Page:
“In childhood, big is good. Big is impressive, aspirational. But somewhere along the way, the world begins to tell us something different: That big is bad. That being big is undesirable.” — from Vashti Harrison's author’s note

Words have an extraordinary influence on our perspective on the world, others, and most importantly, ourselves. Words can build and words can tear down. In Big, Vashti Harrison demonstrates the power of a single word in a semi-autobiographical narrative of a young Black girl’s early messaging around body image. When she's an infant, the word big is encouragement, approval, praise, and admiration. To this young girl, big is desired...until she gets “too big.” Psychologically, she begins to internalize the message that big is bad. She is mocked and insulted. Her developing sense of self is threatened by the bias and careless words of others.

Ironically, Harrison employs a scarcity of text to tell a story about the power of words. With fewer than two hundred words, she communicates a powerful narrative primarily through her moving digital and chalk pastel illustrations. The artwork is expansive, the color palette soft and warm, contrasting with the hardness of the subject. In her author's note, Harrison writes about the intentionality of the colors used in the illustrations as she herself was subjected to body shaming as a child: “I remember thinking I couldn’t wear pink, that it was too bright a color and might make me stand out. From an early age I’d developed insecurities that told me it was safer to shrink into the background and try not to call attention to myself." Harrison deftly uses size and perspective to grasp the reader’s attention. Throughout the book, the little girl's size grows as well as her self-consciousness about her body. The unnamed child shares a mortifying playground incident (for which Harrison drew on her own experience). Harrison's illustrations incorporate the stinging words of her teacher and her classmates, making her shame and their cruelty visible.

Even the child’s love of dance does little to shield her from anti-fat bias and othering. In an upcoming dance recital, the little girl expects to be a flower like the other dancers. Instead, she's cast as a dark mountain surrounded by rain clouds. A powerful spread shows her dance instructor painting her, from a delicate pink ballerina to a hulking gray mountain. The book's soft pink palette changes to steely gray, and these pages are highly symbolic of the early and insistent messaging of size bias and how it is reinforced through seemingly innocuous microaggressions such as limiting choice and autonomy. This messaging is reinforced and magnified through the lens of race and the social isolation and emotional neglect to which she, as a Black child, is subjected to, and the psychological impact that results.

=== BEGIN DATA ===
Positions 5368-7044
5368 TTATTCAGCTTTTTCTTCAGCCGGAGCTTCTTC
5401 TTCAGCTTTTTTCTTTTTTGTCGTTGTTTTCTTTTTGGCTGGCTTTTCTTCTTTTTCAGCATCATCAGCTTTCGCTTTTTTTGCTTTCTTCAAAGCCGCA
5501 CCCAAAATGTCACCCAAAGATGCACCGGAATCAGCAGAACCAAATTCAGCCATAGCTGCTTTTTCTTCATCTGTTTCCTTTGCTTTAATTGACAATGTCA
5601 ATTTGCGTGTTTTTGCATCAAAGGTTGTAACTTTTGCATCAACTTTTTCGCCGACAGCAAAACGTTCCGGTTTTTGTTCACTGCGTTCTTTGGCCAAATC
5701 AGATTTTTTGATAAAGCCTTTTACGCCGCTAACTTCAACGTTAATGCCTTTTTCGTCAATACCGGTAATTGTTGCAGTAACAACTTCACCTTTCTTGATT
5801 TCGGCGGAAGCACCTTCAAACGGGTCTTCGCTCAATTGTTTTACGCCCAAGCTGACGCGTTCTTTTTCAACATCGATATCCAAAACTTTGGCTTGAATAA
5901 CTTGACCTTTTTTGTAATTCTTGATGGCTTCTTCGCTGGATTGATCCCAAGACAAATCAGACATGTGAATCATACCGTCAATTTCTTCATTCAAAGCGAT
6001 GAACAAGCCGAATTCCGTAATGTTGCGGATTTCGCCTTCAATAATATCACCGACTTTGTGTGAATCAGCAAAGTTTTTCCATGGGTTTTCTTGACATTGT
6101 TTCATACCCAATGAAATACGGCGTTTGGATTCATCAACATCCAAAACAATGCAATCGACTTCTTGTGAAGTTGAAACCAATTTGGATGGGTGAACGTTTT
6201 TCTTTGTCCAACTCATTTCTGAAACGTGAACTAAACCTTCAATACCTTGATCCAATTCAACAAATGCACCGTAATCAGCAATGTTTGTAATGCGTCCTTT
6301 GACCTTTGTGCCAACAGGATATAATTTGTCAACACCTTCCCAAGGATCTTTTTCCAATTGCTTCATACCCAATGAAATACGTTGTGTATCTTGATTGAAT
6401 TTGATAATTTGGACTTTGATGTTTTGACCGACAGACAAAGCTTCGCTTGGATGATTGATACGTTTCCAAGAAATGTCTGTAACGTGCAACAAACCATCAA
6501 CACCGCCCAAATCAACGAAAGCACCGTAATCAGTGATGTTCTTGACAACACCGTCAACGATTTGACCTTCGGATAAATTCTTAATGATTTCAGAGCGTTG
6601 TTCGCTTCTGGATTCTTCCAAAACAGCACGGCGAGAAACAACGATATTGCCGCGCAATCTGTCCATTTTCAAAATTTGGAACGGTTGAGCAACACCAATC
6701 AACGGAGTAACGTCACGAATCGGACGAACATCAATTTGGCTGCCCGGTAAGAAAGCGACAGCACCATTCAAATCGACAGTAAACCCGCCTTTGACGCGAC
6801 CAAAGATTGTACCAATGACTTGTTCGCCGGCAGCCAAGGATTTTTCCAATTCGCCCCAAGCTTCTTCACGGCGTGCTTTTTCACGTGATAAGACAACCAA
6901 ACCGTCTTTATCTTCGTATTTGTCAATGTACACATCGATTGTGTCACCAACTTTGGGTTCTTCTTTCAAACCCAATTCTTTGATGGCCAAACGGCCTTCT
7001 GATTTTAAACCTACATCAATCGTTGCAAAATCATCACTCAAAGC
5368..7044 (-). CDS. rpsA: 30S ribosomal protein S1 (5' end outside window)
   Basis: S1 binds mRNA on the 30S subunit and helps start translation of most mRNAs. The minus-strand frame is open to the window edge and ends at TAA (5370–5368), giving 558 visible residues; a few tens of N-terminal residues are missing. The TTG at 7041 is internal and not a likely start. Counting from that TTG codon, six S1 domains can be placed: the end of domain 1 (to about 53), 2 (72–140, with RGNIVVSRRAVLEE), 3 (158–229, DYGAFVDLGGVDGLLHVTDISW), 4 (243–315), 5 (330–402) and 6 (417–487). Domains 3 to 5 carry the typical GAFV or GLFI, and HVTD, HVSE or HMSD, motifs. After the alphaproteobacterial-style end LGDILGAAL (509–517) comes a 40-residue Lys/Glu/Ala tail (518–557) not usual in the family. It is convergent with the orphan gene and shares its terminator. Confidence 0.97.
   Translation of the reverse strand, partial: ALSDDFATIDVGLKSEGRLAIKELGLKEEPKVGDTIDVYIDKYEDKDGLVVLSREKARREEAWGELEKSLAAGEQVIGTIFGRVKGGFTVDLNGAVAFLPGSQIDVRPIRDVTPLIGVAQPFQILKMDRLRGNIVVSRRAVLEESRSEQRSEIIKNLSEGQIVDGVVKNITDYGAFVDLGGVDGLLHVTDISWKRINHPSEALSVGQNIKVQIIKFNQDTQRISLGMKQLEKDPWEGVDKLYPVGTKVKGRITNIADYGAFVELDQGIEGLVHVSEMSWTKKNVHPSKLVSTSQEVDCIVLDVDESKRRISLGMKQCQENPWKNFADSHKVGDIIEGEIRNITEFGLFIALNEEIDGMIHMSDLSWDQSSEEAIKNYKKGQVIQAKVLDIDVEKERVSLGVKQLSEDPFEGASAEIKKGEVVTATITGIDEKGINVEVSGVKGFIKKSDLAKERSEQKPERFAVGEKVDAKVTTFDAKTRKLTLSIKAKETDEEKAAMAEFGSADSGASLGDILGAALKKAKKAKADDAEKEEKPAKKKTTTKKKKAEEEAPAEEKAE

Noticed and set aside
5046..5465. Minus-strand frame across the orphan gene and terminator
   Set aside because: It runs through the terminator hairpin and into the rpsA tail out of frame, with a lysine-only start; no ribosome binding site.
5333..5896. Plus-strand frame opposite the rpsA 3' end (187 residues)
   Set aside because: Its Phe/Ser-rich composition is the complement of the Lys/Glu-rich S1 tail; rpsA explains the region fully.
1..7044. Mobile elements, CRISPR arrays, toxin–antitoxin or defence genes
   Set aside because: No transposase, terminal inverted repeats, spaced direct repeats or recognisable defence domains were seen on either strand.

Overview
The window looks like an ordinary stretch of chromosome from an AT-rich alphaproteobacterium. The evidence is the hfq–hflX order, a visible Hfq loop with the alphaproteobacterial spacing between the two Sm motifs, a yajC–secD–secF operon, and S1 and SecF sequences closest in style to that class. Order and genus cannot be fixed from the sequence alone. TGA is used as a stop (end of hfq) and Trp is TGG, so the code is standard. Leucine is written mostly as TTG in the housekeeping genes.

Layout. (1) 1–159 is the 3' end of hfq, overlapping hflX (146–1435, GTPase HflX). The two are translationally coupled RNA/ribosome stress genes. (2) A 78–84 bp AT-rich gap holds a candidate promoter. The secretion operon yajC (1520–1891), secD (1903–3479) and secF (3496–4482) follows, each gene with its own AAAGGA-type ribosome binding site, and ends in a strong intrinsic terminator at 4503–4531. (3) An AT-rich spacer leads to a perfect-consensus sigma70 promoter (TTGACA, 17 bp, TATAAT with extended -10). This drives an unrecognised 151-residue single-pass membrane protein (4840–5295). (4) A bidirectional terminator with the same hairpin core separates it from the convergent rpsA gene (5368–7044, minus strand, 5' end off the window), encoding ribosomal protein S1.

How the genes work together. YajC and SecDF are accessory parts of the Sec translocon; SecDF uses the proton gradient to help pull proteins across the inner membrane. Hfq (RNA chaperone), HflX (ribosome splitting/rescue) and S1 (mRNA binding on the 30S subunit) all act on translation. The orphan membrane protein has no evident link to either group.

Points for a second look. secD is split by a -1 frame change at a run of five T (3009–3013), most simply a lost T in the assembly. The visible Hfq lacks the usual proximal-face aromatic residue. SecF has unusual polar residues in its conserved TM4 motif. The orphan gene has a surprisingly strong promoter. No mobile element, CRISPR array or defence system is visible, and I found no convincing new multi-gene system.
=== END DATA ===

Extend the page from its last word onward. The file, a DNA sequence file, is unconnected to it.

Harrison brilliantly illustrates this impact through several spreads in which the little girl's world begins to shrink and grow increasingly smaller. Alone in what can be interpreted as a box, the girl wallows in her own tears and the callous words of others denoted in dark font in the art. A breakthrough occurs when she remembers the positive things about herself and uses them to extricate herself from the prison of other people’s perspectives. She gathers the words used by others to mock her and decides they do not belong to her. No longer psychologically boxed in, she hands back the cruel words to peers and adults. During this process, the girl’s tutu gradually transforms from sad, dark gray back to the sweet, soft pink of self-love. Here, readers encounter a massive gatefold illustration; as she rejects the hurtful words, the girl pushes at the margins of the actual page until the page itself must grow to accommodate her size. With the help of the gatefold illustration, the girl grows bigger, literally and figuratively taking up more space and more pages. The story ends with the little girl dancing again with words such as imaginative, creative, smart, and funny swirling around her. Unfortunately, we know that despite the happy ending, the words have done their damage. In the story, only one person apologizes for their transgressions against her, and even that apology comes with the message that being big is the issue and she still needs to change.

This begs the question about the counternarratives needed to combat not only the obvious anti-fat bias in the story but also the more subtle anti-Blackness that accompanies this. Where did the little girl find the strength and ability to resist what was being cast upon her through a narrow view of beauty and worthiness? In Big, Harrison creates one such counternarrative to push back against the barrage of messages that place more value on some humans than others, that fails to celebrate difference and demands conformity. This messaging is everywhere, and one only needs to pay attention to the public discourse on an array of current topics to understand how language is weaponized against the most vulnerable, including children. At the societal level, this has disastrous consequences that emerge in broken social contracts. On a personal level, the consequences are just as catastrophic, but less discernible, and result in broken people. Our words matter.

[Read The Horn Book Magazine review of Big]

Monique Harris

Monique Harris is a public educator, reading specialist and independent educational consultant. She holds a Master of Science degree in Education from Simmons University, and is enrolled in a PhD program at Florida State University.

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